There are many obvious differences. Plot delivers an idea; style delivers an aesthetic. Plot relies on a timeline; style relies on a feeling. Plot is based on objective facts; style is based on a subjective vision.
But I think the two are similar in at least one important way: Both plot and style are the signs of an author's intelligent design. They show that there's an interesting human perspective that created what we're reading. In that sense, both are bait: plot and style promise an author who knows us and can entertain.
When you read for plot, you want some pattern to emerge in the text: a sign that the author knows our world, but can also invent surprising twists. When we read for style, the experience is different, but I think we're still looking for the sign of a mind that knows our world and throws us twists. Style shows an author's thumbprint for thinking--or how she attaches to the world with specificity and purpose. We want both plot and style to align with our experience and then pose questions.
Maybe I'm trying to justify the art of plot. I'm usually drawn to style rather than plot as "art," but I'm obsessed with a certain plot-master this week, James Patterson. The bestselling author James Patterson is not just a man, but a brand and a sort of factory director who has a team of authors write the body of his books for him. He worked until his 40's in the advertising world. While he admits that he's just an average writer in terms of style, he knows just what plots will capture readers' interests, so credits his success to his "golden gut, an ability to sense what's going to appeal to a lot of people."
When Patterson "writes" a book, he writes about a 60-page plot summary and sends it off to one of his staff writers, who fleshes out the text for him. Staff writers mail him copy, and he edits it and sends it back. Patterson has modeled his factory process off of the Hollywood film system. Patterson's writers follow just a few stylistic rules: keep chapters short, use short sentences, and drive the plot forward with every word.
While investing in plot over style, Patterson has broken some famous trends in the publishing industry. For one, authors are usually told to limit their yearly output, because the simultaneous availability of their multiple titles will drive down individual titles' sales. But Patterson has followed a different model, increasing the number of Patterson titles each year, so that--as in television series or movies--consumers can look forward to a new "Patterson" book about once every two months. His sales have dwarfed the rest of the field.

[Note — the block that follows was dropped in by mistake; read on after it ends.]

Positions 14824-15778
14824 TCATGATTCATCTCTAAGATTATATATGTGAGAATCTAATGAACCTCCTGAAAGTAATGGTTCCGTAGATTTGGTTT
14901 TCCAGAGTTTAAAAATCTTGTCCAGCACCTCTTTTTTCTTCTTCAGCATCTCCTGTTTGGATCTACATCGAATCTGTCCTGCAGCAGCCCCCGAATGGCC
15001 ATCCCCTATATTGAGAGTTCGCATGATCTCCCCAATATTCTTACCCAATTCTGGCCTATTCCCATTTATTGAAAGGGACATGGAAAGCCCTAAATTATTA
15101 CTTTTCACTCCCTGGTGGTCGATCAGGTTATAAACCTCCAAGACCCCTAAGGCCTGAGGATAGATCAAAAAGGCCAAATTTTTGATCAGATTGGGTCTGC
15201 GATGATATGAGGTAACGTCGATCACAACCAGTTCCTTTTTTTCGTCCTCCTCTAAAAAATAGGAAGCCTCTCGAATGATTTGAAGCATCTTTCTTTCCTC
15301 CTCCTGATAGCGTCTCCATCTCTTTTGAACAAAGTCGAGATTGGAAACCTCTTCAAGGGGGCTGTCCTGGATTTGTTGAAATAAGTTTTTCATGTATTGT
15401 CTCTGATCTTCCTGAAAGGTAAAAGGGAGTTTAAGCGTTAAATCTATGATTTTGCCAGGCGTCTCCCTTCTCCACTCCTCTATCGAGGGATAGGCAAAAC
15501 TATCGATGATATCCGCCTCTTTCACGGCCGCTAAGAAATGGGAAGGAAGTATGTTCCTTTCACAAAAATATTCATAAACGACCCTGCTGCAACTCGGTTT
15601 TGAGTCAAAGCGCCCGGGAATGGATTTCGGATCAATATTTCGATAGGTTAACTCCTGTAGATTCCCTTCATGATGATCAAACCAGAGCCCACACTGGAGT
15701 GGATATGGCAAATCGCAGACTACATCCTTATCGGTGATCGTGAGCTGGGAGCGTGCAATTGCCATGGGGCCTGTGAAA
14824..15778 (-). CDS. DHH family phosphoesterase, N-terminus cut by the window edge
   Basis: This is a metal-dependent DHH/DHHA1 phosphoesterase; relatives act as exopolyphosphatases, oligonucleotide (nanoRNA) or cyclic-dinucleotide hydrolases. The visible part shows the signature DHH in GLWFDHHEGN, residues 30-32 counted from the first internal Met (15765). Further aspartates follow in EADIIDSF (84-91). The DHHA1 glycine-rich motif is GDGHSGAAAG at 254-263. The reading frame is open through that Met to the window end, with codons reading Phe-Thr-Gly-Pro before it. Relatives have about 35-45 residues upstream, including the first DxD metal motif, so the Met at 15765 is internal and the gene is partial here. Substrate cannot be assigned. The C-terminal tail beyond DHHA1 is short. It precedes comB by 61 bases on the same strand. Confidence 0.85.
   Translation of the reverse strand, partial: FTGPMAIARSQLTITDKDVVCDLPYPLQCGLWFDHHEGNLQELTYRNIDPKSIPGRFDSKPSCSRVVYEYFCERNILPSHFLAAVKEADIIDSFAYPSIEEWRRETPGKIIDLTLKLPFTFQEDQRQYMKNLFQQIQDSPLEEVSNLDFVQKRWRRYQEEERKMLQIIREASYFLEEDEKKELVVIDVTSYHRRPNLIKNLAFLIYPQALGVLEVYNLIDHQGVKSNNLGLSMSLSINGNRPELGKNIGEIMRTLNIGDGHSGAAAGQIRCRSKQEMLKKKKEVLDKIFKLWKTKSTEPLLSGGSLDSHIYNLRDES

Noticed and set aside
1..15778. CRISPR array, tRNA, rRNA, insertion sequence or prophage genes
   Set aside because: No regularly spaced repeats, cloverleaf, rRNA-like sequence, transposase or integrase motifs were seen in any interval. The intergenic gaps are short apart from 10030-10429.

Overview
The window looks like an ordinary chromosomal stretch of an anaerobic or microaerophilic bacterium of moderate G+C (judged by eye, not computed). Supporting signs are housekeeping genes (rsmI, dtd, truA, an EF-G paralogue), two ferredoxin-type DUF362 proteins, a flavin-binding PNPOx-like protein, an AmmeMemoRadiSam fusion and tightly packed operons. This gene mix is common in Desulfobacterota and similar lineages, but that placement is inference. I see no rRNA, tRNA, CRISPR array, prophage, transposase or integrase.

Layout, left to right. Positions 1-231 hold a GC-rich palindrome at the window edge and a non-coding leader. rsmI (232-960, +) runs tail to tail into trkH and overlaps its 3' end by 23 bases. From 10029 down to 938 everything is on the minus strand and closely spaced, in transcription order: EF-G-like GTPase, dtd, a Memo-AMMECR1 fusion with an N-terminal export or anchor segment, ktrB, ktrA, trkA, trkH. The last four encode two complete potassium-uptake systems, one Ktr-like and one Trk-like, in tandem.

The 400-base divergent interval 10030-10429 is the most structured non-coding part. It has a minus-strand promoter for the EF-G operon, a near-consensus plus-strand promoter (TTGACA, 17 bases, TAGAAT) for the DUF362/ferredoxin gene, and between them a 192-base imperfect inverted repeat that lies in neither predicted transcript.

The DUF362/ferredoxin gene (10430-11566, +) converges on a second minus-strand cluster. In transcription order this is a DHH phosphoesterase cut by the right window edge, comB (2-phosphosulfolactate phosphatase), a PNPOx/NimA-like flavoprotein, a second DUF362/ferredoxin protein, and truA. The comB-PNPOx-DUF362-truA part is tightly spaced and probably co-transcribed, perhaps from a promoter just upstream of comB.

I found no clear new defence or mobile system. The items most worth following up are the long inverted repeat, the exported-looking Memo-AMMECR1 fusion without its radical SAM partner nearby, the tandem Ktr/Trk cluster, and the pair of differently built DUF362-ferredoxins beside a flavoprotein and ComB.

For instance, in 2007 Patterson's name stood behind about one out of every fifteen hardcover novels sold. In 2006, he produced as many bestsellers as the fourth largest publishing company in the world, originating more bestsellers than HarperCollins. In any year, Patterson sells more books than Tom Clancy, Patricia Cornwell, Stephen King, and Dean Koontz combined, and he's produced 39 The New York Times bestselling titles, with 19 consecutive The New York Times bestselling novels. He writes in multiple genres, from children's books to nonfiction, has sold more than 150 million books worldwide, and over the past few years has made more money than any novelist other than J. K. Rowling, grossing up to 50 million dollars a year.
For Patterson, good writing shows its muscle through idea. What we hunger for in a book, he'd say, is a pattern that reveals an intelligent thinker. Because Patterson writes thrillers, his job is to walk us down a somewhat-familiar, somewhat-surprising alley, and to throw us a new event. It's the twist that sucks us in, and we read to feel the familiarities and challenges of the plot shift.
But as I said, I think it's too easy to name a clean dividing line between plot and style. I want to think about their similarities. One similarity is that both plot and style show us a mind which is familiar to us but can surprise us, or offer new meaning. Plot and style both pose questions about life, in a way. Perhaps it's even possible to think of style as a sort of "thriller": James Joyce, for instance, writes books full of dense allusions. Almost every sentence in his masterpiece, Ulysses, is a riff off of some historic literary phrase. Joyce's style is an attempt to remind us of our common past but also recast that past as new--to show what we all know, and then recast it with surprise. When we read Joyce, we're sitting with a friend who knows us but tests us.
There's oodles more to say on this big topic. Do some of this brainstorm for me. I'd like to hear anything you think about the differences and similarities between the promises of plot and the promises of style.